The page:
Patient advocacy groups are praising two proposals by state and federal lawmakers aimed at improving infection-control protocols and financial transparency in nursing homes, struck by a crushing stretch of deaths since the start of the pandemic.

The Covid-19 Nursing Home Protection Act, introduced by five U.S. senators late last month, would provide $750 million to states to fund local strike teams of health and emergency workers who would cover staffing shortages during coronavirus outbreaks in nursing homes. The bill would also deliver $210 million to the Department of Health and Human Services to help shore up practices meant to prevent or contain the spread of communicable diseases.

For years, the nursing home industry has faced criticism for failing to abide by federal infection-control standards, including proper hand-washing and the use of protective gear. As the coronavirus sickened or killed tens of thousands of residents, government inspectors continued to cite facilities for breakdowns.

“Long before the pandemic, nursing homes struggled to meet infection-control standards,” Sen. Robert P. Casey Jr. (D-Pa.), who introduced the legislation, said in a statement. “The essential steps that need to be taken to maintain proper infection control protocols are made even more difficult when nursing homes do not have an adequate workforce.”

The bill — also introduced by Sens. Sheldon Whitehouse (D-R.I.), Cory Booker (D-N.J.), Richard Blumenthal (D-Conn.) and Raphael G. Warnock (D-Ga.) — would require the federal government to collect and publish demographic data on coronavirus cases and deaths in nursing homes, including information about residents’ race and ethnicity.

The pandemic has disproportionately affected communities of color. A Washington Post analysis last year of data from more than two dozen states found the covid-19 death rate was more than 20 percent higher in majority-Black nursing homes compared with majority White facilities.

“We know there are serious inequities baked into our healthcare system, yet we’ve just barely scratched the surface on collecting the data we need to identify the root causes,” Whitehouse said in a statement. “If one positive thing comes out of this pandemic, I hope it’s a better understanding of where those inequities are and how to fix them so that nothing like this happens again.”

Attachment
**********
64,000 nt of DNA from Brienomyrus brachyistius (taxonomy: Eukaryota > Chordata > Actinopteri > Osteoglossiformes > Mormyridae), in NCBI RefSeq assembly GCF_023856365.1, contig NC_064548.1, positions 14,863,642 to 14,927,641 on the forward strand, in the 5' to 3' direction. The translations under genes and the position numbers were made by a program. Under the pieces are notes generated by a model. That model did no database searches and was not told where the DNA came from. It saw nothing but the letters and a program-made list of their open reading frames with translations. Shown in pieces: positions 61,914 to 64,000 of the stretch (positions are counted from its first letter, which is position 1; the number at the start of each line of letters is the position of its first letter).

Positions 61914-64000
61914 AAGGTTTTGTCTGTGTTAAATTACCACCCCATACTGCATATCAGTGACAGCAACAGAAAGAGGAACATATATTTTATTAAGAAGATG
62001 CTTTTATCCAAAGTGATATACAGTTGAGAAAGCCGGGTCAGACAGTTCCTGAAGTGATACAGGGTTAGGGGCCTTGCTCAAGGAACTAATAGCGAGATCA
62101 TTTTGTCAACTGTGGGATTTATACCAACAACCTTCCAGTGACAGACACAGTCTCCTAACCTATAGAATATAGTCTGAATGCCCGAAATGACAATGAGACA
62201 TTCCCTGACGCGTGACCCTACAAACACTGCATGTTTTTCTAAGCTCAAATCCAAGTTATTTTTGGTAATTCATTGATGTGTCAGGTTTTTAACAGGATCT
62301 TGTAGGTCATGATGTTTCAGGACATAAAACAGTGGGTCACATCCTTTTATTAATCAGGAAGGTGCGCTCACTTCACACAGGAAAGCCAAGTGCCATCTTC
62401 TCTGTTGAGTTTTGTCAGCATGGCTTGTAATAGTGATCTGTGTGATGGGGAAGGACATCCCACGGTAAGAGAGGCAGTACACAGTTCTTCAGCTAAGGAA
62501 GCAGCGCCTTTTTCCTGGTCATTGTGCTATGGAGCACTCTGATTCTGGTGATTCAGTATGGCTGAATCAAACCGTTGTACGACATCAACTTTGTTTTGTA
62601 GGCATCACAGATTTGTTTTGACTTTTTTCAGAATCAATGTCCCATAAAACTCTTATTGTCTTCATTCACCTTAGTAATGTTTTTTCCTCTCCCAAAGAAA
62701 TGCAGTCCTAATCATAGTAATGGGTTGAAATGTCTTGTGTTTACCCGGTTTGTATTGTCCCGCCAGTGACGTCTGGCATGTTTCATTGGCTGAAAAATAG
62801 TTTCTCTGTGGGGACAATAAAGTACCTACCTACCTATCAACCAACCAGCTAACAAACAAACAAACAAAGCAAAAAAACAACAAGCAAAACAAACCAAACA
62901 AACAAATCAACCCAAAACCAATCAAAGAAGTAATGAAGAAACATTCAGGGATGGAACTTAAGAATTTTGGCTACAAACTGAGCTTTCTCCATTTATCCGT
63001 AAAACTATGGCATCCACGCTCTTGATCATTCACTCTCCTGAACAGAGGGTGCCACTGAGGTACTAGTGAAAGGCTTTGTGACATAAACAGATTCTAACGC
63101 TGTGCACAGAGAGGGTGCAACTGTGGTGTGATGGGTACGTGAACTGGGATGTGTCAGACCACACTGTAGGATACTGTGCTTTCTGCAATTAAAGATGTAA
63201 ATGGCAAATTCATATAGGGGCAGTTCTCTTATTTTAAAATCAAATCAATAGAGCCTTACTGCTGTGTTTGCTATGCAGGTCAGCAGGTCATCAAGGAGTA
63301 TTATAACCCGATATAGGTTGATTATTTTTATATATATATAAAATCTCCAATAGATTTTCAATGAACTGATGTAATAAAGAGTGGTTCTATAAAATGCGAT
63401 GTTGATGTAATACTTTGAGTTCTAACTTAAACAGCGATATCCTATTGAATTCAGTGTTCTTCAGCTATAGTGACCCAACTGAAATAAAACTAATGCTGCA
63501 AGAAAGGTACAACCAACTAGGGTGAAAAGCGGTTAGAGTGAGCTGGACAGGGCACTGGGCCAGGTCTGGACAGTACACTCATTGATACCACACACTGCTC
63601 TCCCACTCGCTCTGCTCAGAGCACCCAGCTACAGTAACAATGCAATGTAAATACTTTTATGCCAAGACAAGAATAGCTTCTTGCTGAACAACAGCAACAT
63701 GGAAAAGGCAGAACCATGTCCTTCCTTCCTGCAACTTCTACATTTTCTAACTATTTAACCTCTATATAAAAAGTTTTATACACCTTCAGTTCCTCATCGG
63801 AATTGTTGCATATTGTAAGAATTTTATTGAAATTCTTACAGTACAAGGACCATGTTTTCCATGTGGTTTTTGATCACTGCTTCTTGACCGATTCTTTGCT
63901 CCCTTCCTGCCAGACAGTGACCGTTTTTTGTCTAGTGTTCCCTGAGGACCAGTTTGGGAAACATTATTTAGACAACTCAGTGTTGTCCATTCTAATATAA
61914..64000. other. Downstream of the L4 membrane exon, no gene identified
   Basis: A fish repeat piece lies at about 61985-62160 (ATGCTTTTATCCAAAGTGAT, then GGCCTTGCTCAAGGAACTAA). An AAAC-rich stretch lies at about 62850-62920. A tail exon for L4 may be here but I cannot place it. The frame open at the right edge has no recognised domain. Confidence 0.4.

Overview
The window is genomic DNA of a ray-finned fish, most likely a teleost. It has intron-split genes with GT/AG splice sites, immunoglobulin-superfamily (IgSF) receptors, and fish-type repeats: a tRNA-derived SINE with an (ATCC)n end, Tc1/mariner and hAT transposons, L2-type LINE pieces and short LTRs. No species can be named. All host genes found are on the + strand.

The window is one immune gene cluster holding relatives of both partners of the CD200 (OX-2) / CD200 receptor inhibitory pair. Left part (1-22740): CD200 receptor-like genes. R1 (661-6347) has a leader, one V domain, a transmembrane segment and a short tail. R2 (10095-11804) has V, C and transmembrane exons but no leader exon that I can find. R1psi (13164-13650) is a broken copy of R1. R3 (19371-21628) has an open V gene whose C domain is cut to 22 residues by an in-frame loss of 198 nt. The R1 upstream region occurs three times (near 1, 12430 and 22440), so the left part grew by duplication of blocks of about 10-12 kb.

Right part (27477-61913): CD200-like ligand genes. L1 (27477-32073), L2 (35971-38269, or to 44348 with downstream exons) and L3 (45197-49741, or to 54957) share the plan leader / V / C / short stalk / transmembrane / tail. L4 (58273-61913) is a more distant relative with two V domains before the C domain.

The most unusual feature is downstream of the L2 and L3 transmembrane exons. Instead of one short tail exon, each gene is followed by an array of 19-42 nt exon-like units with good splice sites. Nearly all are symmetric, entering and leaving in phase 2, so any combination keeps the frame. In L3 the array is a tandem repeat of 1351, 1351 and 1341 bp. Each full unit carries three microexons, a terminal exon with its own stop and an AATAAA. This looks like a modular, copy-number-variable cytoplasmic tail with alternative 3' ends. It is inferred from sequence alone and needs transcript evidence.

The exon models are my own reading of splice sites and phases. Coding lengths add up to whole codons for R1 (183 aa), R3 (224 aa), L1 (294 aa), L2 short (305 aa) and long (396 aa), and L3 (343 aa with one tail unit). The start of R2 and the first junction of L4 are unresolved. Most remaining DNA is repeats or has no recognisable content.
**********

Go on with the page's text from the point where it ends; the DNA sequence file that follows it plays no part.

Watchdog groups praised the proposed legislation but said additional, more permanent solutions are needed to tackle chronic staffing shortages and address facilities with a history of dangerous lapses in patient care.

“Until we address the underlying failure to enforce minimum standards, we will constantly find ourselves in this position of throwing money at an industry that too often puts profits over care,” said Richard Mollot, executive director of the Long Term Care Community Coalition.

The proposed federal legislation comes as vaccination efforts are underway in facilities across the country. This month, the American Health Care Association and National Center for Assisted Living said vaccinations in nursing homes have led to the lowest number of new coronavirus cases in months.

“Congress should ensure long-term care remains the highest priority for additional aid, vaccines, testing and personal protective equipment,” Beth Martino, the organization’s spokesperson, said in a statement.

In California, state Sen. Henry Stern (D) is also moving to address nursing home finances. He recently introduced a bill that would require nursing home operators to report comprehensive financial information about profits and expenses to government regulators and the public.

A majority of nursing home providers in the United States use operating funds to pay themselves through related parties — companies they or their family members own. Though the practice is legal, watchdog groups say owners can overpay themselves with public funds meant for patient care.

A Washington Post investigation in December found California’s largest nursing home chain paid related parties tens of millions of dollars in 2018 for such things as supplies, administrative services and rent.

The proposed legislation would expose the corporate structure of for-profit homes and chains and require operators to submit annual financial reports for all operating entities, related parties and others.

“There’s so much happening in the shadows, and we just desperately need some sunlight here,” Stern said.

Michael Connors, an advocate with the California Advocates for Nursing Home Reform, said the measure would ensure state and federal funding is properly spent on the care of residents.

“Right now regulators and the public are in the dark about the vast sums of public funds nursing home operators are laundering through related companies to hide profits,” he said.

Watchdog groups have been pressing the Biden administration for similar corporate transparency rules nationwide. The proposal would require owners to submit documents, including tax returns and financial reports, and cap profits and administrative costs at reasonable levels. About 85 percent of nursing home revenue comes from Medicare and Medicaid, federal data shows.

“You have nursing homes claiming that they’re going broke, and they have no money and that Congress needs to give them billions of dollars,” said Charlene Harrington, a sociology and nursing professor at the University of California at San Francisco who worked on the proposal. “We’re never going to really know where the money is going until we get better financial reporting.”

Debbie Cenziper contributed to this report.